I would instead look at the output impedance ratio to the nominal impedance of the speakers the amp will drive. You want a ratio of at least 10 between nominal speaker impedance/amp output impedance. Anything less than this will usually cause a drop off in some portion of the frequency response, depending on the impedance curve of the speaker.
I plan to do that, but right now I'm just asking for a list.
CAT JL-2 has a DF of 10. Why do you want a low DF? I thought I high DF was desireable...
Higher damping factors are not a free lunch; something has to be traded off to get there, and that something is the ear-friendly distortion behavior of a low (or zero) global negative feedback amp.
Most SET and OTL amps have a low damping factor, but they work fine on speakers designed with such amps in mind.
I suggest reading this paper before you select an amplifier; it will be helpful regardless of what type of amp you go with:
What are you trying to achieve?
Since people will be listing all of the tube amps made, would anyone mind also seperating them by black or silver faceplate? I will only buy silver to match my rack and this will cut down on my research.
I appreciate that people are willing to share their expertise... but I'm just hoping that someone will be generous enough to share the fruits of their labors so I don't have to do the work myself. A list for the rough parameters indicated is all I'm looking for.
Plenty has been written on the subject of impedance matching and the relationship between damping, feedback, distortion, etc... no need to reinvent the wheel. Thanks.
I'm trying to achieve a list.
Let's just say the list is wanted for data-mining regression analysis.
I would think it much easier to make of list of tube amps with a dampening factor higher than 20.
(Limited) damping in tube amps is not due to the power output tubes, but to the magnetic hysteresis (lag) of the power output transformers. SS amps (*most of them) where the speaker (load) is connected directly to the power output transistors, can have damping factors of 1000 or more! (Which is why SS amps are prefered for woofers and subwoofers.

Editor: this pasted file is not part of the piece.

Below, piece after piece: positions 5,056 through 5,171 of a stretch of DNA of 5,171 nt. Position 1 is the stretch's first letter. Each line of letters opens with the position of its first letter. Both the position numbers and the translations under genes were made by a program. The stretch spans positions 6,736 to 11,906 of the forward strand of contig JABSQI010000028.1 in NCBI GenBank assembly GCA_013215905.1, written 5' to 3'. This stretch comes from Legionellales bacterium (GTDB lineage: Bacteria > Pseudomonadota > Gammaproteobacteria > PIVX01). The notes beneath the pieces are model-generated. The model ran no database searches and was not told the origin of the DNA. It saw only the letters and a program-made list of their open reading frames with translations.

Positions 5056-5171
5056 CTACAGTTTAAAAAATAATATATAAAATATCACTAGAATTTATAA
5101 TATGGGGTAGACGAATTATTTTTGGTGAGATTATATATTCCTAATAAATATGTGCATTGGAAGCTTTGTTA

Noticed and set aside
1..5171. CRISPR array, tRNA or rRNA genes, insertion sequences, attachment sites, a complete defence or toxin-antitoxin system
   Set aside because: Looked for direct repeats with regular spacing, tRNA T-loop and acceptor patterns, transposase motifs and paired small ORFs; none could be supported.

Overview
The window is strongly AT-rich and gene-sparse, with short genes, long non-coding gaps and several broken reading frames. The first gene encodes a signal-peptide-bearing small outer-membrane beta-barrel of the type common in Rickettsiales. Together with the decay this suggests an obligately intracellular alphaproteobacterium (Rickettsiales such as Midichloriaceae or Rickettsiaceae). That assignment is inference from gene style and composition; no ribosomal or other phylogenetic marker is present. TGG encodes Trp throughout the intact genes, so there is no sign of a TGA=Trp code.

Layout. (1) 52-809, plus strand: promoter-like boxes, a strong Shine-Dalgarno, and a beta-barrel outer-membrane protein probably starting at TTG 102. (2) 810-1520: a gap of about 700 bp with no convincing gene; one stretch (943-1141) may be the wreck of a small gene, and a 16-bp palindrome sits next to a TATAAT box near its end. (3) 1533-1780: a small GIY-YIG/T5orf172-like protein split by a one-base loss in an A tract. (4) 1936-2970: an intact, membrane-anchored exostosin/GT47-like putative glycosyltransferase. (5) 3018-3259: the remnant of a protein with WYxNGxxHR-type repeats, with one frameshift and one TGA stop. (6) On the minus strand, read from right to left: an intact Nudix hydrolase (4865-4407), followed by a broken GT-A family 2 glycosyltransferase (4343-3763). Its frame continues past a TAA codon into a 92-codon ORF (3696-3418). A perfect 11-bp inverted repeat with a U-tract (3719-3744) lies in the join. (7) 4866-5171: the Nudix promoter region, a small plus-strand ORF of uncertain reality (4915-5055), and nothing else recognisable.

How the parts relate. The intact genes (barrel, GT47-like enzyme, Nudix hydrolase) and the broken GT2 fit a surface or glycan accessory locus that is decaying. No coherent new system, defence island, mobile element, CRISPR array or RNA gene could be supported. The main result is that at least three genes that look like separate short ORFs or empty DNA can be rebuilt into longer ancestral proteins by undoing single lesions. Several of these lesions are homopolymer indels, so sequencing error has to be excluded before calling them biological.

* One exception I know about (in SS amps) are those McIntosh SS amps which employ an 'autoformer' at their output. If you check the specs on those, you will see they show a rather modest damping factor, just like tube amps; but again, this is due to the transformers.
I think the information in the posts by by Duke and Nsgarch is worth keeping in mind.
There are speakers that are designed and voiced with specific amps or types of amps. That doesn't mean other amps can't be used, but the designer had a goal in mind when developing the speaker.
Here is an example. I own Music Reference EM-7 12v SET amps. They have 6 ohm taps. If I hook up the wires leading from the transformer in parallel I get 3 ohm output, series 12 ohm.
My speakers are made by Duke (Audiokinesis) and their impedance curve is between 8 - 12 ohm and very smooth. If I followed Stevecham's theory I'd need a solid state amp or a tube amp with a fair amount of negative feedback (like my Transcendent Sound T-16 with 1 ohm output) to satisfy the desired 10 to 1 ratio. Duke used the Atma-Sphere S-30 to voice his amp. It provides nowhere near the desired ratio due to it's highish output impedance (close to 7 ohms IIRC) and very low feedback (mine is configured with zero feedback). However, it's an outstanding amp for the speaker.
Getting back to the EM-7's. I've tried both configurations and prefer the 12 ohm output. As far as I can hear nothing is getting rolled off.
If all you want is a list you can start with most OTL amps, SET amps, or other Class A tube amps with zero or very low negative feedback. It will be a fairly long list.
Compared to ss amps most tube amps have lower damping factors. Wolcott tube amps appear to be capable of a rather high damping factor for a tube amplifier.
Some amps with a high damping factor have little or no global feedback.
In tube amps the loop negative feedback is a big factor in the resulting damping factor. For example an OTL can be built with a damping factor of 50:1 if you have enough feedback. IMO such a large amount of feedback does nothing to improve the resulting sound, and also it should be considered that no speaker made needs more than 20:1, and many of them like a lot less.
An example of the latter are open baffle designs- in order to get them to play bass the amp might have a damping factor of 0.5:1 or less and yes, that's not a typo. IOW, a *lot* depends on the speaker and the designer's intent!
Are there any tube amps with DF higher than 20? You don't see that much, I don't think.
The Wolcott's are capable of a df higher than 20, much higher.
ralph noted...a *lot* depends on the speaker and the designer's intent!
AMEN. Look backwards from any driver after a crossover and let me know exactly how high (or low) DF can be a meaningful figure of merit.
Highly overrated spec? I hope so - my CAT JL2 and current amp have tiny little DFs, yet I had/have well controlled, tuneful bass. High DF might very well make my speaker sound constipated.
And a low DF might very well make another's speaker sound flatulent?:-)